I have obtained a judgment on a personal injury claim, I assigned a debt collector to collect the judgment, the debt collector stated in his initial letter to the defendant the following: “This is an attempt to collect a debt by a debt collector, and any information obtained will be used for that purpose”. But he didn’t include in writing that the debtor (defendant) has the right to dispute the validity of the debt within 30 days “mini Miranda” or Rosenthal notice, which I believe should be included with the first written notice initially addressed to a California address of a debtor in connection with collecting the debt
As a result the defendant notified the debt collector that his office has violated the FDCPA and Rosenthal Act, and he informed him that he shall file a civil lawsuit against the collection agency.
Did the debt collector violate the law?
Personal Injury Lawyer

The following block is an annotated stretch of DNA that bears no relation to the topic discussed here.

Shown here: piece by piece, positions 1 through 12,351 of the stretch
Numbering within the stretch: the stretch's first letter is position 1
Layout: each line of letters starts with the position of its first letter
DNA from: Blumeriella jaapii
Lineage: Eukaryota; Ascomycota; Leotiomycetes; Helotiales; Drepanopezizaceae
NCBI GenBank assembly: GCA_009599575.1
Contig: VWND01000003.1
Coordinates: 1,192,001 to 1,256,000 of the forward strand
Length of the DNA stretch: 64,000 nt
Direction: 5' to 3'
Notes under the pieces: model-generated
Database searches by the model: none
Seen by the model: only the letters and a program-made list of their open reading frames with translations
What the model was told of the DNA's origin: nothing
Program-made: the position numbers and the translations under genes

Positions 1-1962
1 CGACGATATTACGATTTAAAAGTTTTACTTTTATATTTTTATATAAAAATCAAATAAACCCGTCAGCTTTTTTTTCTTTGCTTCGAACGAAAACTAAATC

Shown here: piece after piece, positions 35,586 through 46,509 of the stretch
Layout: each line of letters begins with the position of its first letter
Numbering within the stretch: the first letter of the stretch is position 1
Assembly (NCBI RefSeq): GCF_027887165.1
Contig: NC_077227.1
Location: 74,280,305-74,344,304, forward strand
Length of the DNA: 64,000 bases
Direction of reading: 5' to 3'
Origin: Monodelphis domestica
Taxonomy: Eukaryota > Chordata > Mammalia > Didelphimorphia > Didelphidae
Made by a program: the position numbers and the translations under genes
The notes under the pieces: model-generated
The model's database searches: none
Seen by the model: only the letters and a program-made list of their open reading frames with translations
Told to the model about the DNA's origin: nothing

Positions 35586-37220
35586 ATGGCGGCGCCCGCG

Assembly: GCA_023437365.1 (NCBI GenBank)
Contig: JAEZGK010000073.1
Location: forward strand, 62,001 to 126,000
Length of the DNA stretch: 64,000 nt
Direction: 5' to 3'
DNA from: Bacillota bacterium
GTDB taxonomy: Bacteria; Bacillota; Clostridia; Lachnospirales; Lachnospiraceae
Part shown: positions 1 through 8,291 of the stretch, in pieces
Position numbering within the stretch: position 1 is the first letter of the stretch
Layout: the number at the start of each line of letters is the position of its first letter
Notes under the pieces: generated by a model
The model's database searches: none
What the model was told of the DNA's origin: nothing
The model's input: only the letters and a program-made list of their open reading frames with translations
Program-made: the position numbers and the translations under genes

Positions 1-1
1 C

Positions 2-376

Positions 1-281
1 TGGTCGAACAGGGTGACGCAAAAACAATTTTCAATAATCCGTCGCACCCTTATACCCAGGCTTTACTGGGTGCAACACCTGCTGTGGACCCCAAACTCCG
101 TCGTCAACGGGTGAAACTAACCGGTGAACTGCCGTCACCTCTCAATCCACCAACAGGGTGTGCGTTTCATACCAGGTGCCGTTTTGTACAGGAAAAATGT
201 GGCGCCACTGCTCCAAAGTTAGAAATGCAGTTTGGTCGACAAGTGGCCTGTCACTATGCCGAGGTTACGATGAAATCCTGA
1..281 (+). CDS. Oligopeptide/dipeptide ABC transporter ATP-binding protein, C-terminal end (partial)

The main issue here is whether or not a judgment on a personal injury claim is a debt under the Fair Debt Collection Practices Act. The FDCPA covers personal, family, and household debts. For example, money you owe on a personal credit card, an auto loan, a medical bill, or a utility bill. The FDCPA does not cover debts you incurred to run a business, or debts regarding unpaid taxes, or traffic tickets. The term debt means any obligation or alleged obligation of a consumer to pay money arising out of a transaction primarily for personal, family, or household purposes. A judgment is also considered debt under the FDCPA. However, tort subrogation claims are not considered debts under the FDCPA. Therefore, judgments arising from personal injury claims also would not be considered debts under the FDCPA. But, the collection letter many have triggered the FDCPA by stating, “This is an attempt to collect a debt by a debt collector, and any information obtained will be used for that purpose.”
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